Employees pay more for less health care
Total cost of premiums didn't rise much this year, but employees are paying a higher percentage and seeing cuts in benefits.
Chalk up another budget category where you're paying more and getting less: employer-provided health care.
A new survey shows that workers are paying a higher percentage of their health insurance premiums as benefits are reduced and co-payments and deductibles rise.
The 2010 Employer Health Benefits Survey by the Kaiser Family Foundation and the Health Research & Educational Trust found that workers are paying 19% of the cost of individual insurance and 30% of the cost of family insurance, the highest rate in the 12 years the survey has been done. Last year, workers paid 17% of the cost of individual coverage and 27% of the cost of family coverage. Post continues after video.
Kaiser president and CEO Drew Altman explained the changing insurance landscape for workers in a news release:
With the economy struggling, businesses have been shifting more of the costs of health insurance to workers through premiums, deductibles and other cost-sharing. This may be helping to stem the rapid rise in premiums that we saw in the early 2000s, but it also means employer coverage is less comprehensive. From a consumer perspective, the cost of health insurance just keeps going up faster than wages.
Since 2005, according to the survey:
- Health insurance premiums have risen 27%.
- The amount employees pay has gone up 47%.
- Wages have increased 18%.
- The Consumer Price Index has risen 12%.
The survey was conducted between January and May, so the results were not affected by health care reform, which has not yet gone into effect for employer-provided policies. It's still unclear what the economic impact of reform will be for those who receive health insurance through their employers.
Forsingle workers, the total cost of premiums increased 5%, to $5,059 annually. The worker's share went up from $779 in 2009 to $899 in 2010, meaning employees paid more than half the increased annual cost of $225.
Forfamily plans, premiums rose 3%, to $13,770, with workers paying $3,997, up from $3,515 last year.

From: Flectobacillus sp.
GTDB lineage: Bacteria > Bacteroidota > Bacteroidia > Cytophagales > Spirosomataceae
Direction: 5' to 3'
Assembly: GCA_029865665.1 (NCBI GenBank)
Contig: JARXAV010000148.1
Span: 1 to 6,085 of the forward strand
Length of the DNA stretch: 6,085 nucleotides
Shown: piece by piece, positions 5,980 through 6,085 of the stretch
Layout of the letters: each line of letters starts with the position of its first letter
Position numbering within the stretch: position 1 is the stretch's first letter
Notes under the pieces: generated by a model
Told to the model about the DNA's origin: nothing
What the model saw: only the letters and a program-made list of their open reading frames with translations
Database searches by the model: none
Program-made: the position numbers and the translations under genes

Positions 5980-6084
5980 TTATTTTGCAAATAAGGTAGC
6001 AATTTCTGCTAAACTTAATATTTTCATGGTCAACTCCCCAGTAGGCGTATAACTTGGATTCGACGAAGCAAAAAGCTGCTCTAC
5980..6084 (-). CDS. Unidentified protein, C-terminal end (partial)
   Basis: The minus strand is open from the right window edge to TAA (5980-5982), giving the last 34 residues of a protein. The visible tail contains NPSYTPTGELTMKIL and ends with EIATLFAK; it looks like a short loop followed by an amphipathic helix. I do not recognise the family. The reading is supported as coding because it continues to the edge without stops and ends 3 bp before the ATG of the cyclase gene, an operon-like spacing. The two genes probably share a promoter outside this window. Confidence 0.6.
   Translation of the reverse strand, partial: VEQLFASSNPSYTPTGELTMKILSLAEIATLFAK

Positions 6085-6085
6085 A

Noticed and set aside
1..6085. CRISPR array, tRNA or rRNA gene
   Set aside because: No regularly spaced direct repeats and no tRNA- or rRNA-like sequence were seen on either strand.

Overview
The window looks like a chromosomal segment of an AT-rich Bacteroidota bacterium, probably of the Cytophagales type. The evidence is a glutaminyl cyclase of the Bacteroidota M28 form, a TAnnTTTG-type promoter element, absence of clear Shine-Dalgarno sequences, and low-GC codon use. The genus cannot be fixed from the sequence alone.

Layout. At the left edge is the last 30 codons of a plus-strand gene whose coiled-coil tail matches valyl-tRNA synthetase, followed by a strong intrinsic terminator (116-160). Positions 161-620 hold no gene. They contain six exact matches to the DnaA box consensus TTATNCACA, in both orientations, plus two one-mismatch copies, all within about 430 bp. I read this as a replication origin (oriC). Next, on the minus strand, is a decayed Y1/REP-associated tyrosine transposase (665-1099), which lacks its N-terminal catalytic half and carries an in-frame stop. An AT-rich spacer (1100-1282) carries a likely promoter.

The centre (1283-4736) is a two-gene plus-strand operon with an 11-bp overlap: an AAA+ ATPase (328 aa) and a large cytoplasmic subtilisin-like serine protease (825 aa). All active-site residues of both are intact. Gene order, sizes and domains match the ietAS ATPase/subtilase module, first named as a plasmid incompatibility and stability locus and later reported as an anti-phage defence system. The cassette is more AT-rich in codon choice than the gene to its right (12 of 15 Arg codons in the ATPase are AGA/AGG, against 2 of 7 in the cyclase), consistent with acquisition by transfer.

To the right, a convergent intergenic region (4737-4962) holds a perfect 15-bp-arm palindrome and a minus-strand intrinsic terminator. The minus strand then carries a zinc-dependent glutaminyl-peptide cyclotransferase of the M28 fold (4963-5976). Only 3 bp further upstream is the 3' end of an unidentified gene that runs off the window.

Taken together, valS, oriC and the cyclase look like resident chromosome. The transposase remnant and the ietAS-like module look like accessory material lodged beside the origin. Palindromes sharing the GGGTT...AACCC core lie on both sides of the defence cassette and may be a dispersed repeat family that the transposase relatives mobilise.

Of course, those with employer-provided health insurance are still paying much less for more coverage than self-employed people and others who buy their own insurance. An individual policy can easily cost $2,500 to $5,000 a year for one person with a $5,000 deductible. And that's for a healthy person who can get insurance.
Among other findings:
- 30% of employers that offer coverage reported either reducing benefits or increasing the amount employees pay in deductibles, co-payments and other charges.
- 27% of employees with health benefits have a deductible of at least $1,000, up from 22% last year. At firms with fewer than 200 employees, nearly half have deductibles of at least $1,000.
- 13% of workers covered by employer-provided insurance have high-deductible plans with health savings accounts, up 8% from last year.
- 74% of employers offer one or more wellness programs.
More from MSN Money:
Copyright © 2013 Microsoft. All rights reserved.
Quotes are real-time for NASDAQ, NYSE and AMEX. See delay times for other exchanges.
Fundamental company data and historical chart data provided by Thomson Reuters (click for restrictions). Real-time quotes provided by BATS Exchange. Real-time index quotes and delayed quotes supplied by Interactive Data Real-Time Services. Fund summary, fund performance and dividend data provided by Morningstar Inc. Analyst recommendations provided by Zacks Investment Research. StockScouter data provided by Verus Analytics. IPO data provided by Hoover's Inc. Index membership data provided by SIX Financial Information.
ABOUT SMART SPENDING
LATEST BLOG POSTS
Selling your home? A few minor -- and inexpensive -- changes can give your house mass-market appeal.